Spirit Awards: Cromwell, Hawkes on keeping the indie spirit alive
On the surface, the Film Independent Spirit Awards and the Academy Awards don't appear to share much in common. The former honors low-budget movies made outside the studio system from a makeshift tent near the beach in Santa Monica in a casual afternoon ceremony. The latter, meanwhile, is the pinnacle of Hollywood pomp and circumstance that often hands out prizes to films that cost millions of dollars to produce.
But with every year that passes, it seems that the two award shows become more similar, recognizing many of the same films. This year, two of the five best feature nominees at the Spirit Awards -- "The Artist" and "The Descendants" -- were among the nine films up for best picture at the Oscars.
Christopher Plummer and Jean Dujardin, the respective front-runners in the supporting and lead male acting categories at Sunday's 84th Academy Awards ceremony, took home the top prizes Saturday, and, of course,"The Artist" -- the likely best picture Oscar winner -- danced away with the best feature prize.
Despite these similarities, "The Artist's" James Cromwell said he thinks Hollywood is still largely driven by star power and money and that the Spirit Awards have tremendous merit.
"If you have a $250-million film -- or you have a film with George Clooney in it -- George Clooney is going to bring you a lot of bucks. But Jean Dujardin? Meh," the actor said Saturday. "With independent film, it's a little different, because they're doing something that has a greater risk, and they're putting their own money in it, and they care very deeply about it."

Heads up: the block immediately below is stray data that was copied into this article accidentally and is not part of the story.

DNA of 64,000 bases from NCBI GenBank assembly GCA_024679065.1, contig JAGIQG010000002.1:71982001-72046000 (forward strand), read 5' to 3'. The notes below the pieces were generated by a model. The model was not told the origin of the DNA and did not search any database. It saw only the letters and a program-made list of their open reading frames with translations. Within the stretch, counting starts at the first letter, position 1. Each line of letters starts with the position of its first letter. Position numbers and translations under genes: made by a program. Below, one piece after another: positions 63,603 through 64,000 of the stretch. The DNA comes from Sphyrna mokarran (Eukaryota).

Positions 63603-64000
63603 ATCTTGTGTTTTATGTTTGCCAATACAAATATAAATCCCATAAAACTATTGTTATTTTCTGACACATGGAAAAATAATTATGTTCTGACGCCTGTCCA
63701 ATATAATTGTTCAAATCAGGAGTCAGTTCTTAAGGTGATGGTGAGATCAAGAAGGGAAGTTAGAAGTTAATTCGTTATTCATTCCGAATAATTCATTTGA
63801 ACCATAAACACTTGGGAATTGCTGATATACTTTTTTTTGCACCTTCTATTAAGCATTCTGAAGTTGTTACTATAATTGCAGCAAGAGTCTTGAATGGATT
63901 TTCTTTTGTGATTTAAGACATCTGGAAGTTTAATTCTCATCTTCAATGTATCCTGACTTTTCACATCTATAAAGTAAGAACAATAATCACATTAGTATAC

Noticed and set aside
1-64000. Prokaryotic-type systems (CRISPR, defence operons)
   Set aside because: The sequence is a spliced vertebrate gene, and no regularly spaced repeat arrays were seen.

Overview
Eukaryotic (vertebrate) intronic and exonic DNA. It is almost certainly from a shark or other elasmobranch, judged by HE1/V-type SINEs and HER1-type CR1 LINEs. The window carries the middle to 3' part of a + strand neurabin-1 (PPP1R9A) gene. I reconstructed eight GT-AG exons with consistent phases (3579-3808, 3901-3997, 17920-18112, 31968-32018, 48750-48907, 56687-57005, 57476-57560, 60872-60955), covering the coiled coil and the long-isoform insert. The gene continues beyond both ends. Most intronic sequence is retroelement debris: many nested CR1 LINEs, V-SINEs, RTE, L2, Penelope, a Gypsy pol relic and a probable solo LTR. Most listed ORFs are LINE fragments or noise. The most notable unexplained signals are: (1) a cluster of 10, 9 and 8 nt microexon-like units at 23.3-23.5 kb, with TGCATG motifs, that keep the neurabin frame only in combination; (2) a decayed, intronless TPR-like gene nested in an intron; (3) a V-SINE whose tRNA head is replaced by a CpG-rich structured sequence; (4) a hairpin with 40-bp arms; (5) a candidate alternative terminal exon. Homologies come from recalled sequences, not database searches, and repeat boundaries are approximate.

Mark Duplass, who along with brother Jay helped to establish the low-budget, minimalist film movement deemed mumblecore, said he has noticed that big movie stars increasingly want to become a part of his films. Ed Helms, who stars in the Duplass brothers' upcoming "Jeff, Who Lives at Home," added that he doesn't notice many differences between the two ways of filmmaking -- outside of the promotion.
"Obviously 'The Hangover' gets a massive international media blitz. And a lot of the movies here today -- independent films -- really struggle for that recognition," "The Office" star said.
Many of the films that do reach a larger audience do so through television, on stations such as the Sundance Channel or Independent Film Channel, which will air the Spirit Awards ceremony later Saturday night.
"I know that in small towns, like where I'm from, [those channels] bring films to people who wouldn't normally see them," said John Hawkes, who was nominated for best supporting male for his role in "Martha, Marcy, May, Marlene." "That's a really great thing. I only had one channel on my TV when I was growing up, and it wasn't the Sundance Channel. "
-- Amy Kaufman
Photo: From left, Michel Hazanavicius, Penelope Ann Miller, Thomas Langmann and James Cromwell accept the best feature award for "The Artist" at the Film Independent Spirit Awards Credit: Vince Bucci / Associated Press